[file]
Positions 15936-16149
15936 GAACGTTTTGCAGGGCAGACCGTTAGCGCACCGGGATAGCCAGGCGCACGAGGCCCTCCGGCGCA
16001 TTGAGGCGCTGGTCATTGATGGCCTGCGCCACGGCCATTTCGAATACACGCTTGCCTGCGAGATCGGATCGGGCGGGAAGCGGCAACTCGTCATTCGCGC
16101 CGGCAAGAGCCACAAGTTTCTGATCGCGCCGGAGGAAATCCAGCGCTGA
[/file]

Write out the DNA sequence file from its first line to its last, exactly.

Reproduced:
Positions 15936-16149
15936 GAACGTTTTGCAGGGCAGACCGTTAGCGCACCGGGATAGCCAGGCGCACGAGGCCCTCCGGCGCA
16001 TTGAGGCGCTGGTCATTGATGGCCTGCGCCACGGCCATTTCGAATACACGCTTGCCTGCGAGATCGGATCGGGCGGGAAGCGGCAACTCGTCATTCGCGC
16101 CGGCAAGAGCCACAAGTTTCTGATCGCGCCGGAGGAAATCCAGCGCTGA